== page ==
Gordon Cheung: Breaking Tulips at Alan Cristea, 11 September – 6 October 2015

Gordon Cheung: Breaking Tulips at Alan Cristea, 11 September – 6 October 2015


Gordon Cheung: Breaking Tulips
11 September – 6 October 2015
Private view Thursday 10 September, 6 - 7.30 pm

Breaking Tulips, an exhibition of new work by Gordon Cheung, provides an historical reflection of contemporary culture through the exploration of the Dutch Golden Age, a period of extraordinary wealth and power in 16th- and 17th- century Holland. ‘Tulipmania’ was the world’s first recorded major financial crash, and is also the title of a series of twelve hand painted prints by Cheung. On public display at the Alan Cristea Gallery from 11 September until 6 October, Tulipmania 1 - 12 will be shown alongside a number of other works including prints based on Dutch 17th-century still lifes from the Rijksmuseum, together forming an exciting body of work which seeks to highlight that economic bubbles are not a modern-day phenomenon.

‘Tulipmania’ was a notorious episode in 17th-century Dutch history, in which the trading of tulip bulbs became so extreme that the price of one flower would sell for ten times the annual wage of a skilled worker. ‘Breaking Tulips’ refers to the then unknown plant virus that caused tulips to blossom with desirable stripes, making them exceptionally rare and valuable to tulip speculators almost 400 years ago. Based on original watercolours of tulips from speculators catalogues, Cheung depicts a single tulip on a layer of collaged stock listings newsprint from the ‘Financial Times’; these columns of data provide evidence of the complex digital networks that connect countless physical locations around the world in our wealth-obsessed era. Cheung relates this event to contemporary thinking, commenting, “In the context of the Dutch Golden Age the Tulip Breaking virus is both a biological and mind virus where a distorted sense of economic value has taken hold in a herd mentality.”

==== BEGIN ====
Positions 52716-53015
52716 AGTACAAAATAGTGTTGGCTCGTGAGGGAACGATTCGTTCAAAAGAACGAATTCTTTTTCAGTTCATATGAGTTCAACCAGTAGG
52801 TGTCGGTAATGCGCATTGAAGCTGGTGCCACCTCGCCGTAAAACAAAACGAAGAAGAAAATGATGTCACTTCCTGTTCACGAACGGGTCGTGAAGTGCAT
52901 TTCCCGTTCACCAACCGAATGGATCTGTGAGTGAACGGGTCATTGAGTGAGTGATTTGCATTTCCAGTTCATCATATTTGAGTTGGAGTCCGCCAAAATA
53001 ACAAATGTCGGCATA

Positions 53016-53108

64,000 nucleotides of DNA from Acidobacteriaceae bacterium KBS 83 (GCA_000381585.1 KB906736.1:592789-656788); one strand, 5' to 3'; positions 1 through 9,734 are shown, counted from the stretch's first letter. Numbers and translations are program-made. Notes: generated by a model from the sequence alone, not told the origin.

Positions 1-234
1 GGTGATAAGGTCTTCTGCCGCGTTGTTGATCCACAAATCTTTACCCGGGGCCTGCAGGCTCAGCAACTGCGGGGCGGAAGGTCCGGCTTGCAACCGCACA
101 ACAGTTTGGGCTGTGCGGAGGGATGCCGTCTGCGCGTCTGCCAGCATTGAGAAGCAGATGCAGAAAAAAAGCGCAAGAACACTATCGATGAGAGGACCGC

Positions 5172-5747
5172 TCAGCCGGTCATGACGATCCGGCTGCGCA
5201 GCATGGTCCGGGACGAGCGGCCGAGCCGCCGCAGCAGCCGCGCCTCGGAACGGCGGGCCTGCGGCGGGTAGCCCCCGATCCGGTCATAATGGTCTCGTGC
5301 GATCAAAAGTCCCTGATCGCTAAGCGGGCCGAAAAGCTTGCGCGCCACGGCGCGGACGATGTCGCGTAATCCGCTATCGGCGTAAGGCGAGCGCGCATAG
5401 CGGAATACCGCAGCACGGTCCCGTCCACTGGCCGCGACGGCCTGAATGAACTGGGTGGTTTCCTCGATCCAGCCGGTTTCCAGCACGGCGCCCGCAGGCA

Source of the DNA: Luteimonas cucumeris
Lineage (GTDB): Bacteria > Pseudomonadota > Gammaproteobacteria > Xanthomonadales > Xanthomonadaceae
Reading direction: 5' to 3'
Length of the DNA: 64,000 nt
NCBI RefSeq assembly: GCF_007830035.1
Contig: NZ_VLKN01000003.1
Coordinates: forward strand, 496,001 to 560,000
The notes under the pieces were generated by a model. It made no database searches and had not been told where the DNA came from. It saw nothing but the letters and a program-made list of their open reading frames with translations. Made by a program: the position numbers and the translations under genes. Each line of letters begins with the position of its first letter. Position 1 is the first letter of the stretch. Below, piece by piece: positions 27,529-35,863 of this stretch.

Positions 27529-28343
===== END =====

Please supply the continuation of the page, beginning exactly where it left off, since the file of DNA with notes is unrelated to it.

Cheung continues his negotiation between the past and present via openly sourced images of Dutch 17th-century still life paintings from the Rijksmuseum, Amsterdam. Using images of works by artists such as, Jacob van Walscapelle, Rachel Ruysch, Jan Davidsz de Heem and Hans Bollongier, Cheung disrupts the depicted still life so that it appears to melt down before our eyes.